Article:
Imagine we had to reprint all the world’s books every 5 years to preserve them. Would we? Could we? That is the flip side of Quick Disk Erase (the previous post): data preservation. Storage pros focus on device availability and redundancy, but these are the short term problems. Long-term, the problem is that even if we have the data stored, will we be able to read it?
As a long-time computer user I’ve run into that problem many times. My first computer project used IBM punch cards – useless after school ended. My first computer was the original Apple // with the ROM-based integer basic and the 2k ROM assembler/disassembler that I used to program Life. All the data storage was on audio cassette tapes since I couldn’t afford $800 for a single 144k floppy. All that data was lost when I sold the machine to help pay for grad school and to buy the TI-59 programmable calculator got me through statistics, calculus and financial modeling – all pre-VisiCalc. All that was lost, despite persistent on the TI’s little mag cards, when the TI keyboard gave out. Finally I got a Mac Plus, and while my data has transferred easily since then, even to Windows machines, I’ve had losses. Like when I encrypted a 90k text document I’d written using an application that got corrupted in a machine transition. No application, no document. Ouch!
Several critical threads here about data rot:
- Hardware dependencies, like obsolete media – cassette tapes, floppies, Zip disks, will bite, as well as interface dependencies – good luck on that printer port disk driver working on Vista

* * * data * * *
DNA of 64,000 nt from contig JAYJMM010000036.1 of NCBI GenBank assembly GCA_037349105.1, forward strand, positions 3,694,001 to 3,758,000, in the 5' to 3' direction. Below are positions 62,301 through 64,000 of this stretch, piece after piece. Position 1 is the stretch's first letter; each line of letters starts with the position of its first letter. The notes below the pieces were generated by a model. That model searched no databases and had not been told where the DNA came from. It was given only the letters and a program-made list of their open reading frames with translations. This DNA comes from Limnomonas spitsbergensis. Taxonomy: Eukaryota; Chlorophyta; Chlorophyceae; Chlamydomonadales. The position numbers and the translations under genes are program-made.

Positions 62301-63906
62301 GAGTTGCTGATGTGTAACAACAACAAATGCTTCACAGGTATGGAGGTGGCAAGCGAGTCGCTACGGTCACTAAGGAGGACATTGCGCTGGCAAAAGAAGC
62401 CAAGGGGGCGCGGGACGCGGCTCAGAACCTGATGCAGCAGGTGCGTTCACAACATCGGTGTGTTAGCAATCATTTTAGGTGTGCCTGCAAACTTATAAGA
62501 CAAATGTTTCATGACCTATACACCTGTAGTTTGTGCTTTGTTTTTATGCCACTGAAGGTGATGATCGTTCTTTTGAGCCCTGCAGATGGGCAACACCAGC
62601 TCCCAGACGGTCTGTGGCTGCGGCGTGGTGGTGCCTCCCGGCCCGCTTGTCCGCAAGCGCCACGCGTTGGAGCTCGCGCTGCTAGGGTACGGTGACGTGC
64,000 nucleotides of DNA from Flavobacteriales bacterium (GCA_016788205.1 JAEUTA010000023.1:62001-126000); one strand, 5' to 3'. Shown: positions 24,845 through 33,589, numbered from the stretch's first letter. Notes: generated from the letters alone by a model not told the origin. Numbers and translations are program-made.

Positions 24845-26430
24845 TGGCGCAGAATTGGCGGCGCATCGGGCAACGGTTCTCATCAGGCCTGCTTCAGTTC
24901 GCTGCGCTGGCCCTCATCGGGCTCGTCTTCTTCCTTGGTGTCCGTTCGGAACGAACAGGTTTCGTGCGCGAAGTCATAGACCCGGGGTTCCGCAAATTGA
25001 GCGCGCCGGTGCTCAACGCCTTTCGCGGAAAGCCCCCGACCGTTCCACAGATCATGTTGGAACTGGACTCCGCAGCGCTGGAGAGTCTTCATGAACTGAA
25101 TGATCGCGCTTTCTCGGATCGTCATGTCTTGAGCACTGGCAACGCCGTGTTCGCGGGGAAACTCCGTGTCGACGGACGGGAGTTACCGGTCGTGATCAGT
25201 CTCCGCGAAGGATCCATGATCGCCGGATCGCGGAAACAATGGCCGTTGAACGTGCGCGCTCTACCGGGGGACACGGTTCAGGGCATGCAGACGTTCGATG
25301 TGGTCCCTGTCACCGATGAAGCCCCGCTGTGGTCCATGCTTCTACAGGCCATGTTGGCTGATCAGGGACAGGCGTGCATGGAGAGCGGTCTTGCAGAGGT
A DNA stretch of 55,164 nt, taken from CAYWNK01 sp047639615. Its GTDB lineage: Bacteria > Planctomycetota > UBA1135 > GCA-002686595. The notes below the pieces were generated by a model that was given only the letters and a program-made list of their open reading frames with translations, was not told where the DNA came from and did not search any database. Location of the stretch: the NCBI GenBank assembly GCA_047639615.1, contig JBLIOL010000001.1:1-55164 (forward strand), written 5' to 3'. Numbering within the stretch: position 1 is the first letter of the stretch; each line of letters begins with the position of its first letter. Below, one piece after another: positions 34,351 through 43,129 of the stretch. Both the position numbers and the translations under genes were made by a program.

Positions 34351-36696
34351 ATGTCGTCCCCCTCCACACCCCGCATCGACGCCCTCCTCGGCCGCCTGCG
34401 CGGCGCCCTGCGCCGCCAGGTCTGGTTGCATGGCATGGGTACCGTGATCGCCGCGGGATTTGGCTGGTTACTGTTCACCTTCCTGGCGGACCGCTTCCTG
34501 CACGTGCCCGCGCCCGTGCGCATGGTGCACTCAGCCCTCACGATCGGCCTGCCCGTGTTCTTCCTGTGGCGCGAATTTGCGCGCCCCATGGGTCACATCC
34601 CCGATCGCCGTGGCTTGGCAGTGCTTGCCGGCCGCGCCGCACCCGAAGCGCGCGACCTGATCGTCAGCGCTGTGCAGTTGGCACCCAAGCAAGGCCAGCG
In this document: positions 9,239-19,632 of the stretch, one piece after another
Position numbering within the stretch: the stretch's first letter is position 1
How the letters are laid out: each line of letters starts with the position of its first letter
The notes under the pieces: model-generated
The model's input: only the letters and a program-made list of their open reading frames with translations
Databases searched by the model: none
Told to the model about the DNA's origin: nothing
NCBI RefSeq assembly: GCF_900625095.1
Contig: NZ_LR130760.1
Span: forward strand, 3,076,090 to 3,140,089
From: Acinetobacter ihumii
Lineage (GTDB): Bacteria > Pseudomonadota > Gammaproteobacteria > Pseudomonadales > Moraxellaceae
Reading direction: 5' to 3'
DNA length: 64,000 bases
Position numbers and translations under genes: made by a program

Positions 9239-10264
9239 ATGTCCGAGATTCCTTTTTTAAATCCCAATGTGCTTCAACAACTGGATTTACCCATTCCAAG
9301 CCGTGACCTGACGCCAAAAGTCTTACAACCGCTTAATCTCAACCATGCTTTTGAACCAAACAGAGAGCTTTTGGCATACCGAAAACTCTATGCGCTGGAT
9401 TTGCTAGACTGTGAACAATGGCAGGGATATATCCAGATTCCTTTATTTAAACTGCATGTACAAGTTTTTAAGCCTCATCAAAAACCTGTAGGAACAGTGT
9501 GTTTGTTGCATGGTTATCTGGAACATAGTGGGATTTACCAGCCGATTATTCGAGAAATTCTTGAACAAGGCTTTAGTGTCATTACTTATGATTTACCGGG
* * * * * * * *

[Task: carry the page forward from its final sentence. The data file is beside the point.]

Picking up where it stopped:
- Application dependencies, like app-specific encryption, proprietary file formats – will bite
- Document dependencies, such as formatting, may not lead to total data loss, but can keep document from maintaining 100% faithfulness to the original
- And of course, there are catastrophic losses: disk drive crash, fire, flood, tornado, earthquake or whatever
In the Internet Age we have no choice but to work to keep data accessible. Applcations, formats and devices are changing too quickly not too. Innovation will slow down some day, but that day is still far away.
On-line publishing, a growing trend, reflects the issue nicely. In the old world, publishers published and libraries bought and stored. In the on-line world all kinds of people publish, and who stores? And how? The LOCKSS organization is a group of librairies and publishers whose name is an acronym for “Lots of Copies Keep Stuff Safe”. LOCKSS is
open source, peer-to-peer software that functions as a persistent access preservation system. Information is delivered via the web, and stored using a sophisticated but easy to use caching system.
I’ll be writing more this week about digital asset preservation, both personal and institutional.
Before I close here, a couple of more sites for the serious digital preservationist. First is the British Digital Preservation Coalition whose site has some good, free content. Digitization 101 covers a wide range of digital preservation news.